Tech industry groups argue free iOS apps at risk due to “anti-steering” injunction

Tech industry groups have cautioned the Supreme Court about the potential threat to free iOS apps if mobile app developers are compelled to provide in-app links to payment platforms. They are urging the court to review an injunction that would restrict Apple from enforcing its longstanding anti-steering policies, which forbid app developers from including in-app links to payment alternatives other than those offered by Apple.

NetChoice and Chamber of Progress have submitted a friend-of-the-court brief, expressing concerns that if Apple cannot enforce these anti-steering rules for in-app purchases, app developers may seek alternative payment processors that charge lower fees, effectively bypassing Apple’s transaction systems.

According to these industry groups, should such a scenario materialize, Apple might need to start charging developers for the initial downloads of their apps, which were previously free. This would increase deployment costs for developers, and they would either have to discourage downloads or begin charging users for app downloads.

The backdrop of this legal discussion harks back to a 2020 antitrust dispute between Apple and Epic Games, the developer of Fortnite. The conflict revolved around Apple’s policy at the time, which mandated developers to use its payment platform for in-app purchases and imposed a commission of up to 30% on those sales.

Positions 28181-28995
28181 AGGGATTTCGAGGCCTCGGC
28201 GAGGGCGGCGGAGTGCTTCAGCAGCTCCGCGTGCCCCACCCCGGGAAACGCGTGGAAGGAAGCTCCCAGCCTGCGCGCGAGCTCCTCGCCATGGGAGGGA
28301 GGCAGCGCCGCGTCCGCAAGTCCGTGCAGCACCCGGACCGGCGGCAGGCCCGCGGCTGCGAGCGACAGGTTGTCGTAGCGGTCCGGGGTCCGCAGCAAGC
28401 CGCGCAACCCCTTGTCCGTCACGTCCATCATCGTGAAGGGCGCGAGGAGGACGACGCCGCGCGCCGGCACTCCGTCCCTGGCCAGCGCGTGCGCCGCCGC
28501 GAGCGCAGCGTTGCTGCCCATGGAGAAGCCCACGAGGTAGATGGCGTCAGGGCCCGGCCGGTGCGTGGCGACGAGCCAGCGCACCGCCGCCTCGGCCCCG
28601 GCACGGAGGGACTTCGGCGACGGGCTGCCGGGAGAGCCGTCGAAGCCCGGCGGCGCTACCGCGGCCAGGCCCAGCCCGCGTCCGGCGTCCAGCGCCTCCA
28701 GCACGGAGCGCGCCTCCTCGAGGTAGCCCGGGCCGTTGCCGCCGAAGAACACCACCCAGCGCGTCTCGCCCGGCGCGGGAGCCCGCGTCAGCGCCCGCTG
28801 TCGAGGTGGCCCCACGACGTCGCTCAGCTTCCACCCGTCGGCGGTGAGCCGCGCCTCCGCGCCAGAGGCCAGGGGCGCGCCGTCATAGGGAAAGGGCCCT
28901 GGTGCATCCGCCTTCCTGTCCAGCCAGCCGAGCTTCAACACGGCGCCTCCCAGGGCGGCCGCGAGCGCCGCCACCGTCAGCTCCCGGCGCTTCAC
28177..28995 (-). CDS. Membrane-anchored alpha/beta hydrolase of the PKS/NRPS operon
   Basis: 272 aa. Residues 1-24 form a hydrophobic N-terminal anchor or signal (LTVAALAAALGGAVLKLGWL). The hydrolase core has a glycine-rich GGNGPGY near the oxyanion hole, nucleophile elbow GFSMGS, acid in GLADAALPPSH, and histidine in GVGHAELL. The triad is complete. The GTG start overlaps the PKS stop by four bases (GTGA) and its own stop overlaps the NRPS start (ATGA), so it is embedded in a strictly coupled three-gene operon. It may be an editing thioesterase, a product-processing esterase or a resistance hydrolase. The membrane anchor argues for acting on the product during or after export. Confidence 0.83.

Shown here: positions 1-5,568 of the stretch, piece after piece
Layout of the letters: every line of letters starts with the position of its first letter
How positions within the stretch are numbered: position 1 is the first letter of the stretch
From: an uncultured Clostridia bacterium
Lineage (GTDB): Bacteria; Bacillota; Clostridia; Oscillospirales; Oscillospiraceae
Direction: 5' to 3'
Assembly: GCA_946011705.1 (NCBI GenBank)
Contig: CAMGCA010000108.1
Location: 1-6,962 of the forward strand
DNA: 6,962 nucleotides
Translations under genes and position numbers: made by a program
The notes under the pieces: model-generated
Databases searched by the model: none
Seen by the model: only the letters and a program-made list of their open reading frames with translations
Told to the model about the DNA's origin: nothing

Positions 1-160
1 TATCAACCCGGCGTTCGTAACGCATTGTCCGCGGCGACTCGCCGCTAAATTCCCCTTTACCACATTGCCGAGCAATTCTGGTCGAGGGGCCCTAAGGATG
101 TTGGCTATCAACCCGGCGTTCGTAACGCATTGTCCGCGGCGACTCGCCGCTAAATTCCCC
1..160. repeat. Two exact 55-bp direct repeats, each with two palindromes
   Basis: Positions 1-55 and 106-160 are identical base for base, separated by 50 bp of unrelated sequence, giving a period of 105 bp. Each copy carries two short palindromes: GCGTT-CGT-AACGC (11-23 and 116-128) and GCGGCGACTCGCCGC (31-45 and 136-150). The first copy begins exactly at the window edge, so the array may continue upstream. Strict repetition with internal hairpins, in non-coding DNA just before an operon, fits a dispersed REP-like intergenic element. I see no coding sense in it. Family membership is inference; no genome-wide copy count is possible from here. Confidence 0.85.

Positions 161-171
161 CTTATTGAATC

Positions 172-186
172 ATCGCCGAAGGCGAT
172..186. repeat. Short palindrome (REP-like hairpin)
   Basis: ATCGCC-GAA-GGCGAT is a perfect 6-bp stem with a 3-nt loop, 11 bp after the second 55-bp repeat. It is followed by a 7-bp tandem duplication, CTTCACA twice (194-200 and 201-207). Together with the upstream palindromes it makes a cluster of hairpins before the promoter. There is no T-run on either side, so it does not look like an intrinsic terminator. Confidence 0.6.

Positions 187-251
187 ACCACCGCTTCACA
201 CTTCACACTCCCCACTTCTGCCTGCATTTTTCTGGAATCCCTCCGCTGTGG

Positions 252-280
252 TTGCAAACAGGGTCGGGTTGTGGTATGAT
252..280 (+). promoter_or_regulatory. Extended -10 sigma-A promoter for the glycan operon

In 2021, Apple conceded to permit developers to notify app users via email or phone about external payment options but not within the app itself.

Epic Games, in response, allowed gamers to make direct purchases through its platform, breaching Apple’s policy. Apple, in turn, removed Fortnite from the App Store, leading to Epic’s legal action against Apple for monopolizing the iOS distribution market.

In 2021, U.S. District Court Judge Yvonne Gonzalez Rogers ruled in favor of Apple on antitrust claims but determined that Apple’s anti-steering policy violated California’s unfair competition law. An injunction was issued, obliging Apple to allow developers to add in-app links to payment options outside of Apple’s platform.

Both Apple and Epic appealed this decision to the 9th Circuit, which upheld the ruling but temporarily suspended the injunction while awaiting Supreme Court review.

Apple and Epic are expected to submit further written arguments to the Supreme Court early next month.

Written by Maya Robertson


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